What is Occupational Therapy?
Occupational Therapy can help children and young people grow, learn, have fun, socialise and play so they can develop, thrive and reach their full potential.
Occupational Therapy enables people to participate in daily life to improve their health and wellbeing. Daily life is made up of many activities (or occupations). Occupations for children or young people may include self-care, being productive in the school setting and leisure - playing with friends or doing hobbies.
(Adapted from the Royal College of Occupational Therapists definition of Occupational Therapy.)
Occupation in our setting includes:
Self-care – the ability to manage the organisation of self and the environment and activities of daily living, such as changing for Physical Education activities, tying shoelaces, cutlery skills;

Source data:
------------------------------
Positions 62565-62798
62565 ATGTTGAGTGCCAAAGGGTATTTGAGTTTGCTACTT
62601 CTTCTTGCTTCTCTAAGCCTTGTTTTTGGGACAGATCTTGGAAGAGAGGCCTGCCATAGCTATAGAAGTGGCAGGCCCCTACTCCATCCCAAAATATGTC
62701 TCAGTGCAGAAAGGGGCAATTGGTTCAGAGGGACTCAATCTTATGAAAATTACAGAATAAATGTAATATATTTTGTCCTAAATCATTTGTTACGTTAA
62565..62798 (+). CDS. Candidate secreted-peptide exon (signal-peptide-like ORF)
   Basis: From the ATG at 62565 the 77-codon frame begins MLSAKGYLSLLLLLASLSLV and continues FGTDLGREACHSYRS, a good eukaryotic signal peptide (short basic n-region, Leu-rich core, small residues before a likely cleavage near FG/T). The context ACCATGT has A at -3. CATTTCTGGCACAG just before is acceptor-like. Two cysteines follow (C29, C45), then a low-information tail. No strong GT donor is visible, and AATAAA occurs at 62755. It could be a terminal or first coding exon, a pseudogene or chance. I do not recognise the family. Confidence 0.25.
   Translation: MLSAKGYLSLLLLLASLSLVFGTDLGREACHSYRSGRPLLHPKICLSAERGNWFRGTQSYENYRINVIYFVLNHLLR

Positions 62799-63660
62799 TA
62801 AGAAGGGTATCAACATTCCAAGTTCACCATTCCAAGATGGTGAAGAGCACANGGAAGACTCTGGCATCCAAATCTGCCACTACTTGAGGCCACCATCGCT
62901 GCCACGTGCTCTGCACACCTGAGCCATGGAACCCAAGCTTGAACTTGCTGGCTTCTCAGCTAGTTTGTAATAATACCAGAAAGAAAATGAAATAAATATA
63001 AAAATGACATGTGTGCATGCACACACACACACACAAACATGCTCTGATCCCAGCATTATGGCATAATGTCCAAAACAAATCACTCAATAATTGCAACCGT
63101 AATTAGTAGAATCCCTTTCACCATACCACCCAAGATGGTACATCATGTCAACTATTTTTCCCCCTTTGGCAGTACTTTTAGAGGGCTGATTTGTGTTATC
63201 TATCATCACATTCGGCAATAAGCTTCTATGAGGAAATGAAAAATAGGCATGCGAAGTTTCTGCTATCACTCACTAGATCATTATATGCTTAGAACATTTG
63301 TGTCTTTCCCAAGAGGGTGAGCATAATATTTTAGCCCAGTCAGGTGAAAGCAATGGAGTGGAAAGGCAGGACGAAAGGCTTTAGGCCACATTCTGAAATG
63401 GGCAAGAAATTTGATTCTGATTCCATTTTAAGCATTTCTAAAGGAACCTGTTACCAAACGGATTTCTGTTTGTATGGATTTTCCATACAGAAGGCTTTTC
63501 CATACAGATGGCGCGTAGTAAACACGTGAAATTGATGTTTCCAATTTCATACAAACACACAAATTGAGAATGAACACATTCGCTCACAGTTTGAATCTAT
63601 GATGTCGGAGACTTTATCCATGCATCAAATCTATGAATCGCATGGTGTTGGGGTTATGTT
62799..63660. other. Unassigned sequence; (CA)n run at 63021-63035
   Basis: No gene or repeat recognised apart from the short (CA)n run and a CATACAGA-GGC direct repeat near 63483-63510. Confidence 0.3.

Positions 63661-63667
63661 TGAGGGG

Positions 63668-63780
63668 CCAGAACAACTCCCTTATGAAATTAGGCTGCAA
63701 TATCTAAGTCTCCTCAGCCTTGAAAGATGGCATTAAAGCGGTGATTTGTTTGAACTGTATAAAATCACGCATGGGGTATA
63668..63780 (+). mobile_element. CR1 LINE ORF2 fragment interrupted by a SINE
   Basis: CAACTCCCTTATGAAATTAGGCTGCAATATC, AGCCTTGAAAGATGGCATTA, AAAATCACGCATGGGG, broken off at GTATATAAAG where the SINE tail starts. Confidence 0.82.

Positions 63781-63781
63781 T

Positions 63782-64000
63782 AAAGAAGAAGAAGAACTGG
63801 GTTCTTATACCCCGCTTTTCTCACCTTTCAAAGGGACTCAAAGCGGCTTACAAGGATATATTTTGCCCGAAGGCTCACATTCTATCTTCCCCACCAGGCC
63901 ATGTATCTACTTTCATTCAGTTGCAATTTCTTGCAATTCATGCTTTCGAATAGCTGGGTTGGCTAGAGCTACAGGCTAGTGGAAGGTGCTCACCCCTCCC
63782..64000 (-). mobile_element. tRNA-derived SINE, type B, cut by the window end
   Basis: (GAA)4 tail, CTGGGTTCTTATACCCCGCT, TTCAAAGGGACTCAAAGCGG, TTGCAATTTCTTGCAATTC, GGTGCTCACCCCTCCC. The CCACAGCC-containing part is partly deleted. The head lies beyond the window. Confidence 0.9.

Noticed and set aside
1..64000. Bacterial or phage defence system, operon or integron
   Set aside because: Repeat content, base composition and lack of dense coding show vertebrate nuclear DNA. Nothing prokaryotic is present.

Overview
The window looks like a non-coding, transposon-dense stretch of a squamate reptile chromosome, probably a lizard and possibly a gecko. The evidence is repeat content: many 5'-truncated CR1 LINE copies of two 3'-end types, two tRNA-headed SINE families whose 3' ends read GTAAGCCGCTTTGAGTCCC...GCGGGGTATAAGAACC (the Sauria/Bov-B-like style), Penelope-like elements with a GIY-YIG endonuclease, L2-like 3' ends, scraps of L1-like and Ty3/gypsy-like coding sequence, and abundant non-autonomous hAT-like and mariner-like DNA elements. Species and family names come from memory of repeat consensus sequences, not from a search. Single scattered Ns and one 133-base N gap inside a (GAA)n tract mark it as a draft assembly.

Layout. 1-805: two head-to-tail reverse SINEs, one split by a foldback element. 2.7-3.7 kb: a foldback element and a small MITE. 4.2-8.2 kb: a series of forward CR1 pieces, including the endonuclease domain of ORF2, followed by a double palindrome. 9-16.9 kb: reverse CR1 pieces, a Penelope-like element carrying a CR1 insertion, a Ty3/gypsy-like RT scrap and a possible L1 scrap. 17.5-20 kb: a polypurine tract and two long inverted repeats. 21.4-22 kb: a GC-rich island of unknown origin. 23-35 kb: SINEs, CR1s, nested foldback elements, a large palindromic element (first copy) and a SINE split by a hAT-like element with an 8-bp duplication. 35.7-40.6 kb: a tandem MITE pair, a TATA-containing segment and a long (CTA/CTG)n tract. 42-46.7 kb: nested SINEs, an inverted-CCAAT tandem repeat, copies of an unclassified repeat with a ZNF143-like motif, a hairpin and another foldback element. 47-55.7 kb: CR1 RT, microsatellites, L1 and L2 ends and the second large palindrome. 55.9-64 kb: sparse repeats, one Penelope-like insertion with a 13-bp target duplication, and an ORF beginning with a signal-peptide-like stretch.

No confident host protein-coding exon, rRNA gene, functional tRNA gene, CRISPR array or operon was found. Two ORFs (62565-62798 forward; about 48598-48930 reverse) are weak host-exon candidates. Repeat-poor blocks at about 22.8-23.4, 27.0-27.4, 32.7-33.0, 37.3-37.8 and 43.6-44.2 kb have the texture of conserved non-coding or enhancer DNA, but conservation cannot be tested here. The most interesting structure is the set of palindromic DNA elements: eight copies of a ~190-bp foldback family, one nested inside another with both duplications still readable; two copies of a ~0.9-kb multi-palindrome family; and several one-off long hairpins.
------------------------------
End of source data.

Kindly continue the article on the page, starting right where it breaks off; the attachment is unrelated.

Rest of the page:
- Gross motor skills including the development of postural control/core stability, balance, hand/eye coordination, body awareness and motor planning;
- Fine motor skills including handwriting and tool-use;
- Visual perception/visual motor integration including visual memory, visual spatial relationships and visual discrimination;
- Sensory processing - the support of sensory-based needs either through the use of strategies or a sensory diet to achieve appropriate levels of alertness to access the curriculum.
The More House School Occupational Therapy team compirses five qualified, HCPC-registered Occupational Therapists employed directly by More House School, delivering therapy on-site using the school's bespoke Occupational Therapy facilities. The team is led by Senior Occupational Therapist, Sarah Cavannagh.